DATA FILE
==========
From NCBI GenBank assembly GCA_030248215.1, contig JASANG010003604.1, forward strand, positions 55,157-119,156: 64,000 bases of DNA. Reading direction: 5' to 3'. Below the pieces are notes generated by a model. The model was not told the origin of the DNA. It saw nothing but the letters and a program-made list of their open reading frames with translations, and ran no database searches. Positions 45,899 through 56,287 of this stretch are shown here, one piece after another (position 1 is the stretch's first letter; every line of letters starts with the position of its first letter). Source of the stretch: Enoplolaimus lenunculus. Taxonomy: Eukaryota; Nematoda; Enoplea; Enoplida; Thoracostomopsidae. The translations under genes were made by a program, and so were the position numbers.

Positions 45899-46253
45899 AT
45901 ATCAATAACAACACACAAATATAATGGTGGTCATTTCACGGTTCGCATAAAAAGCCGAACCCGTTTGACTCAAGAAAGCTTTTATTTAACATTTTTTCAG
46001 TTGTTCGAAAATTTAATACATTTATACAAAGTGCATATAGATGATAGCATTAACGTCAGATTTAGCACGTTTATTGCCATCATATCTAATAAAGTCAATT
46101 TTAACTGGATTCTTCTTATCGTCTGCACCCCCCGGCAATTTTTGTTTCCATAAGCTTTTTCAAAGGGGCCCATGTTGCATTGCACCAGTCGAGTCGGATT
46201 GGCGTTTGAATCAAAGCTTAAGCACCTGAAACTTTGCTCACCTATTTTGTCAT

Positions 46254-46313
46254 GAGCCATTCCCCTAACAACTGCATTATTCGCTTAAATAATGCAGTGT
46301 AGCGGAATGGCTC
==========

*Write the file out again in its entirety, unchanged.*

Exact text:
From NCBI GenBank assembly GCA_030248215.1, contig JASANG010003604.1, forward strand, positions 55,157-119,156: 64,000 bases of DNA. Reading direction: 5' to 3'. Below the pieces are notes generated by a model. The model was not told the origin of the DNA. It saw nothing but the letters and a program-made list of their open reading frames with translations, and ran no database searches. Positions 45,899 through 56,287 of this stretch are shown here, one piece after another (position 1 is the stretch's first letter; every line of letters starts with the position of its first letter). Source of the stretch: Enoplolaimus lenunculus. Taxonomy: Eukaryota; Nematoda; Enoplea; Enoplida; Thoracostomopsidae. The translations under genes were made by a program, and so were the position numbers.

Positions 45899-46253
45899 AT
45901 ATCAATAACAACACACAAATATAATGGTGGTCATTTCACGGTTCGCATAAAAAGCCGAACCCGTTTGACTCAAGAAAGCTTTTATTTAACATTTTTTCAG
46001 TTGTTCGAAAATTTAATACATTTATACAAAGTGCATATAGATGATAGCATTAACGTCAGATTTAGCACGTTTATTGCCATCATATCTAATAAAGTCAATT
46101 TTAACTGGATTCTTCTTATCGTCTGCACCCCCCGGCAATTTTTGTTTCCATAAGCTTTTTCAAAGGGGCCCATGTTGCATTGCACCAGTCGAGTCGGATT
46201 GGCGTTTGAATCAAAGCTTAAGCACCTGAAACTTTGCTCACCTATTTTGTCAT

Positions 46254-46313
46254 GAGCCATTCCCCTAACAACTGCATTATTCGCTTAAATAATGCAGTGT
46301 AGCGGAATGGCTC